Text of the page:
But let me tell you, I love his primary childcare provider. Today when we picked him up her fiancé, who doesn’t work on Mondays (and is actually there with them most of the time he is there) told us that Gus loves bluegrass music and this morning they hung out and the adults played to banjo and mandolin to him. I am teary eyed just typing this. I’m not surprised as I met her fiancé years ago when he went by “Piano Truck” due to the fact that he was a street performed who played a piano strapped into the back of his pickup truck with a taxidermy wolf on top of the piano. This town. These people. But Gus is adjusting there and he has some fussy spells but they get smiles from him and I am sure as he gets more used to them it will just continue to get better.
We took Gus out of the sleep sack at night (it still sometimes is helpful during the day in case of a major freak out). Night one was rough. He made it about halfway through the night, waking up every two hours, until he got sleep sacked again because he was hysterical. Night two he made it in the sleep sack all night but woke up still every two hours. Last night was night three and it was a fairly normal night. He woke around midnight, 3, and 5. Normally he wakes twice – once between midnight and two and once between 3 and 4:30 – so last night was close. Hopefully in another few nights things will be back to normal. He is a trasher we found out and moves around quite a bit. This made me glad that he is in his cosleeper next to us and not in the bed. I could deal with it as I am also a thrasher but poor Lesley would never sleep again.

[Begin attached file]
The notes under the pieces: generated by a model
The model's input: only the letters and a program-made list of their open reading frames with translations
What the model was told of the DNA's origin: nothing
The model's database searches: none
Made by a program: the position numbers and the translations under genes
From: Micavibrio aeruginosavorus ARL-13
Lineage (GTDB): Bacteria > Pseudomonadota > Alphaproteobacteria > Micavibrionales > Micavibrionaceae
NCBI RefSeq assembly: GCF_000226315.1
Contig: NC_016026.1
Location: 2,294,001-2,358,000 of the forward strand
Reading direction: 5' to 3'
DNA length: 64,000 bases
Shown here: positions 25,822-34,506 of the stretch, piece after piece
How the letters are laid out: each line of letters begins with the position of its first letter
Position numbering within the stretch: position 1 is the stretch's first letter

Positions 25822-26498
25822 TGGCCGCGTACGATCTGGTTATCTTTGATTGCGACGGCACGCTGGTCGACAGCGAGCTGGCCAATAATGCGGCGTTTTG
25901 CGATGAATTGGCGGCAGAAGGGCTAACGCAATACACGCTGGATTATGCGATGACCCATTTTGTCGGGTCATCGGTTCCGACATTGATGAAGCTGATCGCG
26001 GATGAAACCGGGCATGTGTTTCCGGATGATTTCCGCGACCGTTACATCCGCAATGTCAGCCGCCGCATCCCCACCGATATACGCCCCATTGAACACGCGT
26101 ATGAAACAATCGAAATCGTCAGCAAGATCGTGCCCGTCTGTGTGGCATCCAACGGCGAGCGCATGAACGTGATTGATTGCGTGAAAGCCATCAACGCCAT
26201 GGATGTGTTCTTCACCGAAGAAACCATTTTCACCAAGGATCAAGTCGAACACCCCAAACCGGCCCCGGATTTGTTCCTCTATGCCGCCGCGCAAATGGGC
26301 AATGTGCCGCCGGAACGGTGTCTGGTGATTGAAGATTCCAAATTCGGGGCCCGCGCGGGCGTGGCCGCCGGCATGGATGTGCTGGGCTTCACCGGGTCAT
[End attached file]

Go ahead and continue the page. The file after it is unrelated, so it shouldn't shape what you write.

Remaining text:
So that’s our little world. Slowly adjusting to life’s changes and trying to take things in stride. I’ve seen all your posts about resolutions and the new year. I’ve been thinking about those things. I’m not big on resolutions but like goals. My goals are to be happy, to enjoy as many moments as I can, to stress less, and to live without apology. These adjustments are big but we’re surviving. And with that I need to go pump some milk for a mama in the community with a desperate need.
Y’all. I have a three month old baby. Look!
Going back to work has been okay and borderline good now that he’s eating. He’s happy at the end of the day and tonight we walked around the kitchen with his head on my shoulder as I sang him The Be Good Tanyas songs and remembered how long I waited for these moments. My best friend told me a while ago that she would totally list her two year old as one of her best friends but people would think she was weird and I was all, “Uh, yeah” but now I get it. He’s so great.
He’s started to fight against being swaddled and we use easy swaddles and when he hears the Velcro his eyes get big and his body tenses up and it creeps me out. So tonight is a trial night with his arms out in a sleep sack. Do ‘t expect me to like him this much in the morning.
Here’s our favorite outtake from today’s photo shoot:
We love it when he makes that face because he looks like this dog.